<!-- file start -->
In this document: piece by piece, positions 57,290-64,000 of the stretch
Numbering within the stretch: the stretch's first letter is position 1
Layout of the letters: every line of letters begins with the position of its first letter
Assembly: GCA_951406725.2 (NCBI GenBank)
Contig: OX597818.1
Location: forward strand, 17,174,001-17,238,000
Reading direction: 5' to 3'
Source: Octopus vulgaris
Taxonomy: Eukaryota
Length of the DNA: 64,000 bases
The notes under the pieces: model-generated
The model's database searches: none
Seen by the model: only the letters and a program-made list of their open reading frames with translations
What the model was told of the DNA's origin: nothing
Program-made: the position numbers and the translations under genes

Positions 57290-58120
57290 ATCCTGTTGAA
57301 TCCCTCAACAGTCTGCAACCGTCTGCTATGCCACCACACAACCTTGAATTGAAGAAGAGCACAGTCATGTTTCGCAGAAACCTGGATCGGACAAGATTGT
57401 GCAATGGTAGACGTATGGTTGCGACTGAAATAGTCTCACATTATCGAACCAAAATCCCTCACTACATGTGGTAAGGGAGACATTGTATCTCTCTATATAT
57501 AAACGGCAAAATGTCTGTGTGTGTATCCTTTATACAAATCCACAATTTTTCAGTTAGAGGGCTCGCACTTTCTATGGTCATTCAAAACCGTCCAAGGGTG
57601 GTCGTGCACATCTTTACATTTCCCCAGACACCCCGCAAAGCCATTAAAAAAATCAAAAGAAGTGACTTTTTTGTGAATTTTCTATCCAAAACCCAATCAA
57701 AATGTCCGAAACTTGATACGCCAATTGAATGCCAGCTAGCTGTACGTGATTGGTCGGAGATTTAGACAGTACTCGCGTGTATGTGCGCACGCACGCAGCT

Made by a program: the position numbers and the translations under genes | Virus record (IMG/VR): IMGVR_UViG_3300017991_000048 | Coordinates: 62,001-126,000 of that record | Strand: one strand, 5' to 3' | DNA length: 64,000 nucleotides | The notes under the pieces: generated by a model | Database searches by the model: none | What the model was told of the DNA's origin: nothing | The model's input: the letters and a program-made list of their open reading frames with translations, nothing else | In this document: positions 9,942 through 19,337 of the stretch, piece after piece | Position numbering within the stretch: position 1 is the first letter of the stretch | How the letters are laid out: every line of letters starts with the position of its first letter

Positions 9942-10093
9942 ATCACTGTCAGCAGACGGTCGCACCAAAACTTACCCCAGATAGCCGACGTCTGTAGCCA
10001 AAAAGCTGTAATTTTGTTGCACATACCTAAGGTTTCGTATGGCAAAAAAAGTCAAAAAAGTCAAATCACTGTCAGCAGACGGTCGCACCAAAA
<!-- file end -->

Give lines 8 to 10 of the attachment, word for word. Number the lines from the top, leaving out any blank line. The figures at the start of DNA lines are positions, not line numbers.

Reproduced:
Source: Octopus vulgaris
Taxonomy: Eukaryota
Length of the DNA: 64,000 bases